Articles Posted in Workers Compensation

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A Gainesville worker was killed yesterday after striking an underground electric line. The man was apparently using an augur to excavate for construction purposes. The accident happened on private property.

We see electric shock accidents far too often. The result of electrical accidents are often devastating including death and disfiguring burns. Recently, we handled the worker’s compensation claim of a man shocked while working on electrical transmission lines. He suffered serious injuries including the partial amputation of his hand and foot. As a result, he was rendered permanently and totally disabled.

Buried lines present a significant danger if their location is not properly marked. A worker suffering an injury because of improperly marked lines may have both a worker’s compensation claim and a personal injury claim against the company that failed to properly mark the location of the line.
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In May of 2007, a construction worker fell twenty-five feet off of scaffolding at a construction site and suffered a fractured vertebrae. Normally, such injuries result in the worker receiving workers compensation benefits for medical expenses, lost wages and any resulting disability.construction_workers_on_a_roof.jpg

Unfortunately, the man’s employer lied about having workers compensation insurance. Tragically, the injured worker has been unable to work since the accident and has incurred approximately $370,000.00 in medical bills. He is described now as being “destitute.”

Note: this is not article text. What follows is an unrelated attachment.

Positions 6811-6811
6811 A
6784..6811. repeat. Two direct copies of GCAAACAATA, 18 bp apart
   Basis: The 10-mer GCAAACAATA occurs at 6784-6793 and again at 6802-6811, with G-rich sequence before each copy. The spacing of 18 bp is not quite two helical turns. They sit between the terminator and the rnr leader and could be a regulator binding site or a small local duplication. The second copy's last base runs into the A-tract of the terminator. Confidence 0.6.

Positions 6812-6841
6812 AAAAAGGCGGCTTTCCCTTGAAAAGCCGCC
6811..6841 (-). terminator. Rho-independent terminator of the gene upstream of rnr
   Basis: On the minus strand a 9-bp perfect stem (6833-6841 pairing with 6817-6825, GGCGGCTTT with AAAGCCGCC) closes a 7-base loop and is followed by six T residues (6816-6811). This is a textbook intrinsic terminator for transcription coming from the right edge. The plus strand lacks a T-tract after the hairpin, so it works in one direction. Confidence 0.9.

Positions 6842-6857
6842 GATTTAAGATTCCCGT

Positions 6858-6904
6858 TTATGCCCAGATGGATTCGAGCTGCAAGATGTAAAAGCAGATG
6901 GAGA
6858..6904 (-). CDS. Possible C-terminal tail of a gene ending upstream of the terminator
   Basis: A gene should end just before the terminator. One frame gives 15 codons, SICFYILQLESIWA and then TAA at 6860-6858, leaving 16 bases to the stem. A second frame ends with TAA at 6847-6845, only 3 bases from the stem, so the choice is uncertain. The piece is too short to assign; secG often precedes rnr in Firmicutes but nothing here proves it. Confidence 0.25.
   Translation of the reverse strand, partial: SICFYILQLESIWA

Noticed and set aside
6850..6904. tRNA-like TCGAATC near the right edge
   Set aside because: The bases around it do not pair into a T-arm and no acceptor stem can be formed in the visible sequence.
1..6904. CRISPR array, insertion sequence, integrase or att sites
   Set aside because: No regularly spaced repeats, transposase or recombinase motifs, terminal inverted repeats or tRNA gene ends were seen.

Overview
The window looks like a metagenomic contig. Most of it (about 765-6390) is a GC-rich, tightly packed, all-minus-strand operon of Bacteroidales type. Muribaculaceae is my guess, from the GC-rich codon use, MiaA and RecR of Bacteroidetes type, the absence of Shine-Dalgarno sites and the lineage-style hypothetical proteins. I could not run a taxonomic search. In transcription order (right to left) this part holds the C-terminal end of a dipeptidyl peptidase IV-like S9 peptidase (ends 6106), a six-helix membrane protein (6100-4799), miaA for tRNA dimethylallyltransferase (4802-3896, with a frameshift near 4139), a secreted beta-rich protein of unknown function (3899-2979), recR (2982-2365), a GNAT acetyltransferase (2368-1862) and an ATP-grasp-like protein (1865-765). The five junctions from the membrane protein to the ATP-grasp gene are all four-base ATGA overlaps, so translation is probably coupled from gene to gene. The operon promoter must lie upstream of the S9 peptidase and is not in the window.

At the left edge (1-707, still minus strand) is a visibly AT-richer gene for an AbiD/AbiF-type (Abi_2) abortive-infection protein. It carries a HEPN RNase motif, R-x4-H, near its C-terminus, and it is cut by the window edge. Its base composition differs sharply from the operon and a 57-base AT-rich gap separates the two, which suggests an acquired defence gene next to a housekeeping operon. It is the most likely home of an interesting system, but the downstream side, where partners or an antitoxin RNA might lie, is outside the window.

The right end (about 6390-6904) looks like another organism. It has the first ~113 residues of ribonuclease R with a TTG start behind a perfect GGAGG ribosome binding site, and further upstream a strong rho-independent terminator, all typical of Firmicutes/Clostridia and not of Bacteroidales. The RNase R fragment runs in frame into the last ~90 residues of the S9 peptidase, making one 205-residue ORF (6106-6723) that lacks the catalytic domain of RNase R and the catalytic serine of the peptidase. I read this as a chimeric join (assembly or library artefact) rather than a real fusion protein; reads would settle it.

In our Jacksonville lawfirm, we see this far too often, especially in the construction industry. While the employer is ultimately responsible for the worker’s damages, commonly the employing company and its owners have no assets upon which the injured employee can collect. For example, in Florida a person’s home is exempt from collection regardless of how much it is worth.
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In workers’ compensation cases throughout the state, including Jacksonville, a 2003 state law greatly reduced the amount of fees awarded to attorneys for injured workers when winning claims. Because of this law, many attorneys stopped handling workers compensation cases as they were no longer profitable. As a result, employers gained a significant legal advantage as injured employees whose claims were denied were left without legal advocates.

The Legislature passed the restrictions in a supposed attempt to limit the costs of employers’ workers compensation insurance. However, while limiting the fees recoverable by attorneys’ representing injured employers, the Legislature made no effort to limit the fees that employers paid their own attorneys. The resulting unfairness often pitted unrepresented injured workers against well paid insurance defense lawyers.

982514_tooling_up.jpgIn a widely anticipated Florida Supreme Court ruling, these restrictions were eliminated. With the Supreme Court’s decision, the law governing the award of attorneys’ fees returns to its pre-2003 state, requiring the employer to pay a “reasonable” fee when it wrongly denies an employee’s workers’ compensation claim.